IOWA CITY — He will never be confused with RG3, and even the notion that he’s pretty nimble on his feet draws a chuckle, but Jake Rudock is adding something to the Iowa offense with his ability to run.

“It gives the defense one more thing to worry about,” the Hawkeye quarterback said after rushing for 33 yards on seven carries, including touchdown runs of 6 and 2 yards, Saturday in Iowa’s 28-14 victory over Missouri State.

He’s played only two games for the Hawkeyes, but Rudock has not been bashful about introducing his running skills as a weapon in Iowa’s offensive arsenal.

The sophomore has carried the ball 11 times for 53 yards for the Hawkeyes during their 1-1 start, averaging 4.8 yards and carrying the ball into the end zone three times already.

By comparison, James Vandenberg rushed for 16 total yards on 63 carries last season, averaging 0.3 yards when he ran with the ball in his hands.

“It’s an extra wrinkle that I can bring to the field during the game and if it is something that helps us move the football and it’s the smart thing to do at the time, I don’t have a problem running the ball,” Rudock said.

Neither does coach Kirk Ferentz.

“Any time a quarterback can pull the ball down and make yardage, positive yardage and be aware of what he’s doing, that’s a good thing,” Ferentz said. “Otherwise, people are just teeing off and not worried so much about containing those types of things.”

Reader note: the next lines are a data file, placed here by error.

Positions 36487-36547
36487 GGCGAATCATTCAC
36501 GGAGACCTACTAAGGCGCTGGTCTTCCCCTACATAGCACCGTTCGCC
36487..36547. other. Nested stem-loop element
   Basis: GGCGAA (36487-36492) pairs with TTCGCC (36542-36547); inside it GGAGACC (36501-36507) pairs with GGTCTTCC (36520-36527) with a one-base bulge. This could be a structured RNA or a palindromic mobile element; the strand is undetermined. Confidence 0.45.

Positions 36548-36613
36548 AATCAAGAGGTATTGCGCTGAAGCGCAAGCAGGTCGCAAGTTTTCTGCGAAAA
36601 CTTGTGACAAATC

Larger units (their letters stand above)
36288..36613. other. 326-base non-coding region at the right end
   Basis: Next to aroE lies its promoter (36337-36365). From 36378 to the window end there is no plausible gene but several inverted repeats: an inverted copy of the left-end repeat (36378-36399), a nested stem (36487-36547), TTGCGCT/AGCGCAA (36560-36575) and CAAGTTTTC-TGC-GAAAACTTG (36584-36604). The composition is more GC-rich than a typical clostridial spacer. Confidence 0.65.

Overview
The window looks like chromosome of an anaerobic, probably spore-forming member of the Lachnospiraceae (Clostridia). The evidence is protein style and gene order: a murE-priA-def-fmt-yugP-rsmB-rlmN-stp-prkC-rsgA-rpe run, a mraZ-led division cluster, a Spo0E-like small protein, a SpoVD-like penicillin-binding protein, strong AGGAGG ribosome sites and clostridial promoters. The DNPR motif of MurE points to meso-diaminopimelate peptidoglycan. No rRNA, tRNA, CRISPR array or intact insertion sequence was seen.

Rudock scored Iowa’s first and final touchdowns against the Bears, and Ferentz wants Rudock to be smart about when he opts to tuck the ball and run.

“It looked like he might have got hit once on a play where it looked like he could have gotten down a little bit earlier,” Ferentz said. “That might be a lesson he has to learn.”

But, Iowa continues to learn about the make-up of its first-year starter behind center.

Ferentz said Hawkeye coaches liked Rudock’s athleticism as they recruited him, but he was uncertain whether that would translate into running abilities at the collegiate level.

“When guys start improvising with their feet, that’s something you find out when the real rush starts coming because we don’t let our guys get him in practice,” Ferentz said. “So far, so good. He’s been pretty slippery back there.”

Rudock likes it that way.

“I’m not slow, but I don’t know if I’m fast, either,” Rudock said. “I do what I can. Let’s keep it at that.”

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